In the case of aluminium, the anodising process forms a layer of aluminium oxide - Al203 - or corundum, which is very hard, relatively inert, electrically insulating and can absorb dyes to colour the film.
The anodic film itself grows at the aluminium / aluminium oxide interface by the continuous formation and dissolution of a layer of oxide, this is the so-called barrier layer and its thickness is a function of the process starting voltage. A porous, more structured layer forms on top of the barrier layer making up the rest of the coating.
EXAMPLE OF THE ANODISING PROCESS
The film thickness is usually determined by a known relationship between current per unit area and process time. With most aluminium alloys as the anodic film grows its electrical resistance increases requiring the process voltage to be increased. This is especially marked with alloys containing certain elements like silicon, for example. The electrolyte is usually based on sulphuric acid but other acids are used i.e. chromic, phosphoric, boric or organic acids like oxalic, to achieve different properties.
As all anodised coatings are derived from oxidation of the metal surface, the alloy composition and heat treatment condition have a large effect upon the resultant coating. The anodic film has excellent adhesion to the substrate, as it is an integral part of the structure, in contrast to, say, a painted or electroplated component. Anodised coatings provide an enhancement in properties over the base material particularly in respect to wear, corrosion, temperature resistance and electrical insulation. Generally speaking, the surface finish of the original work piece is reproduced, with slight roughening; there is no effect. Any defects such as corrosion or polishing 'burns' will be emphasised rather than hidden.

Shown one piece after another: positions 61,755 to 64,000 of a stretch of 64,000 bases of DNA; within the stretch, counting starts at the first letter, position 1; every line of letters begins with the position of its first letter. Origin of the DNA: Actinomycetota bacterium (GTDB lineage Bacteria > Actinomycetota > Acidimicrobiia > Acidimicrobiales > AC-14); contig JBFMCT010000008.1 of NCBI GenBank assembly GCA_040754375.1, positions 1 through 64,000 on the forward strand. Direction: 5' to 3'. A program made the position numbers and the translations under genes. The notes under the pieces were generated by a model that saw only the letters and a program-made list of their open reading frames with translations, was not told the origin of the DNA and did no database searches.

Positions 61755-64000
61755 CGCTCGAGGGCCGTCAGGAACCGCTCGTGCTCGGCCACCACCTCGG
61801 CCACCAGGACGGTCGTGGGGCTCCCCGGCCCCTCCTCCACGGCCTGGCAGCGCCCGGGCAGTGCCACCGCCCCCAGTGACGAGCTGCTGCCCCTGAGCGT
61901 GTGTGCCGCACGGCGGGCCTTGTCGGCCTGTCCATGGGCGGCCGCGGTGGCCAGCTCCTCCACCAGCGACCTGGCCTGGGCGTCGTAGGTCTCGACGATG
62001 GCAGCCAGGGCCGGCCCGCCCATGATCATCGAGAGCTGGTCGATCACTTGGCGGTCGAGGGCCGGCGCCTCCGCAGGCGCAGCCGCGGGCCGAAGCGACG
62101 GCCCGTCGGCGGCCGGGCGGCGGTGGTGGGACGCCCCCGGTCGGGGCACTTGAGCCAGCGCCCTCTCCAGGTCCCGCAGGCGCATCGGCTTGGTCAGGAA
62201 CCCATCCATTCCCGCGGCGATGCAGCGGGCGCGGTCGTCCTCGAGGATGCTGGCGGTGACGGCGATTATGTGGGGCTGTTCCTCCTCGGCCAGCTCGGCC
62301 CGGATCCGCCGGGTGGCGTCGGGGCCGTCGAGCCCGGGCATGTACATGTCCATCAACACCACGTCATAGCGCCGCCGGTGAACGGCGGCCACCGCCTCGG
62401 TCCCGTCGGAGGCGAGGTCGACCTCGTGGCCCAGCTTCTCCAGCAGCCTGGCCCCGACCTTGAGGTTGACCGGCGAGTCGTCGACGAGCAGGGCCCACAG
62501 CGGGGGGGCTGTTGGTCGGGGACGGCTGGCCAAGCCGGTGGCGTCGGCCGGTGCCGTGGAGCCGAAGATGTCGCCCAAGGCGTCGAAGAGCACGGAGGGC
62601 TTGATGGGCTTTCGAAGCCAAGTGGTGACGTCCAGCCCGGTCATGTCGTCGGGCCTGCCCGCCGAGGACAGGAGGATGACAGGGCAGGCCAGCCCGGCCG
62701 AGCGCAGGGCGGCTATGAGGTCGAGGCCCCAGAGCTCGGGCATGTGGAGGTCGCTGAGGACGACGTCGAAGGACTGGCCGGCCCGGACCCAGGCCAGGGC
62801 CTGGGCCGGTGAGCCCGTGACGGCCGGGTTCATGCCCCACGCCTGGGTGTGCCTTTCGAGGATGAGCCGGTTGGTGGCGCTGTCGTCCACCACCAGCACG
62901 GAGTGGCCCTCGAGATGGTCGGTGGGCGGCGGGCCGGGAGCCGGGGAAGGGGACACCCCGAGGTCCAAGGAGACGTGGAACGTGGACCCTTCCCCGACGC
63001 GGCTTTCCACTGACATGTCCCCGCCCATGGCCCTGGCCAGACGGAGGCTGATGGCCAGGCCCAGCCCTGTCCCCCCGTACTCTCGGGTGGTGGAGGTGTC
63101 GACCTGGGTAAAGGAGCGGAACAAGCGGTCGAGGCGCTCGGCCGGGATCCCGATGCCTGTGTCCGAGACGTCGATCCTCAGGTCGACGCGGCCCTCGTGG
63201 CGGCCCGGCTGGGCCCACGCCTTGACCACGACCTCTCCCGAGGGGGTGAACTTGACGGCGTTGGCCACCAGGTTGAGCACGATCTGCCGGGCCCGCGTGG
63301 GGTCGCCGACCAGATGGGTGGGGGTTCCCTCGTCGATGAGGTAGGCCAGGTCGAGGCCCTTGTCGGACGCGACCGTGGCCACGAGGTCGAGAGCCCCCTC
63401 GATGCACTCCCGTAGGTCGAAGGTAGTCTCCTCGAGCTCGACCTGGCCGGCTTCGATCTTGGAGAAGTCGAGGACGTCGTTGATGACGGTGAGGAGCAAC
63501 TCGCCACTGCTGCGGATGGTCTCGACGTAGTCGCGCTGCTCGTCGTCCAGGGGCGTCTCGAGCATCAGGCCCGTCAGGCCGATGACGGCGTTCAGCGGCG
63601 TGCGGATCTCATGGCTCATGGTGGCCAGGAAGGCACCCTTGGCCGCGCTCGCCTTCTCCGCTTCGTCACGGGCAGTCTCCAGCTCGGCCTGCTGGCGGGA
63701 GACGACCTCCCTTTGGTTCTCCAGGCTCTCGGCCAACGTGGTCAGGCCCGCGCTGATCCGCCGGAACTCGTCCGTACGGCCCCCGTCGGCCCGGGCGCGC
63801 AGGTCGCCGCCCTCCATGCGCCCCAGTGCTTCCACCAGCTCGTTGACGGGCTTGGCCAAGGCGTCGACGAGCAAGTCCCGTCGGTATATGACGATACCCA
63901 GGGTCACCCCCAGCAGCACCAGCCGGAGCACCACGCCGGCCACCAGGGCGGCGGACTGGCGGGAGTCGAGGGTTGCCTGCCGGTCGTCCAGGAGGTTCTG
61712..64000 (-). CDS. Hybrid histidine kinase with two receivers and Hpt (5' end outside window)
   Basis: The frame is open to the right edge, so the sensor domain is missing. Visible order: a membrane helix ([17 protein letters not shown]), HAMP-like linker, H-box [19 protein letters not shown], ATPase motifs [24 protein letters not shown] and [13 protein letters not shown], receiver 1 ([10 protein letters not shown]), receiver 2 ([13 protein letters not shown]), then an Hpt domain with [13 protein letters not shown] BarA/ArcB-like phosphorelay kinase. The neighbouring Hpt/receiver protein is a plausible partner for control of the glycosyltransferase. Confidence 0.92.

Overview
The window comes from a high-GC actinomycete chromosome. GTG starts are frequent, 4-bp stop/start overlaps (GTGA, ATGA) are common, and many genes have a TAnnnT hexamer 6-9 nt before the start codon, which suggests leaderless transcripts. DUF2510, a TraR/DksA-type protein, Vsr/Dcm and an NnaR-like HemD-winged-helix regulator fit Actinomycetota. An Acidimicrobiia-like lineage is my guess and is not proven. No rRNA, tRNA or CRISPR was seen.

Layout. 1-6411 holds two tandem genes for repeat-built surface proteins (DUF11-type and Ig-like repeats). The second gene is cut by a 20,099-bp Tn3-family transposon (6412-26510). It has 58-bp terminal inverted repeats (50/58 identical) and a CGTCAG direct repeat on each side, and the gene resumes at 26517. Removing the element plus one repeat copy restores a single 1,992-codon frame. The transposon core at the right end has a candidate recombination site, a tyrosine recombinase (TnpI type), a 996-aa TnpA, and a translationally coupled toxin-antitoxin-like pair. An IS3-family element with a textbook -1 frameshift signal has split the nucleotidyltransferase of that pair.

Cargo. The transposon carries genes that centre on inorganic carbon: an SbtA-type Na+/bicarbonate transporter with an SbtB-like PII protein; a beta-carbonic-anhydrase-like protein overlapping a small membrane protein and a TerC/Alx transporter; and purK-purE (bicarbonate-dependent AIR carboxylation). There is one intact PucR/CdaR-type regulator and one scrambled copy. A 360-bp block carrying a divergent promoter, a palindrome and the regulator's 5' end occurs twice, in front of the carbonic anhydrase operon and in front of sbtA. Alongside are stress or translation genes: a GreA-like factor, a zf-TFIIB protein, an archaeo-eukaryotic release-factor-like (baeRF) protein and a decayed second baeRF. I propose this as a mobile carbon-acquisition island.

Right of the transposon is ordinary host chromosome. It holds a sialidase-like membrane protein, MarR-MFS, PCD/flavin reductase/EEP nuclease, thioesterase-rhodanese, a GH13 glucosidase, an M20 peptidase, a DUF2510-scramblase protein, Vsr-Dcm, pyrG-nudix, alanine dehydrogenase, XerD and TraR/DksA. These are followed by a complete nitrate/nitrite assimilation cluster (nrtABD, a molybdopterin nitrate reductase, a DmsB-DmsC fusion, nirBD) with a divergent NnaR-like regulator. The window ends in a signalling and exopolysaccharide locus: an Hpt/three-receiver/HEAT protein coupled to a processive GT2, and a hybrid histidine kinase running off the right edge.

Anodising conveniently divides into 3 major areas:
Embraces anything from heavy duty black dyed coatings for high-tech instruments to cheap coloured ashtrays, expected to last in a pub for a few weeks. It also includes architectural anodising primarily for protecting aluminium window frames etc from the elements. The natural colour of these films is light grey; other colours are achieved by dyeing the film.
Is a branch of sulphuric acid anodising where process conditions have been pushed in a certain direction to achieve significantly harder, thicker, denser films. Applications involve resistance to wear, corrosion, temperature effects etc.
Produces coatings of exceptional corrosion and chemical resistance for its film thickness in an electrolyte, which is non-corrosive towards aluminium. These coatings are thin, and relatively soft and generally only used in specialised applications.
Please see this page to get an overview on practical information relevant to all of the anodising processes described above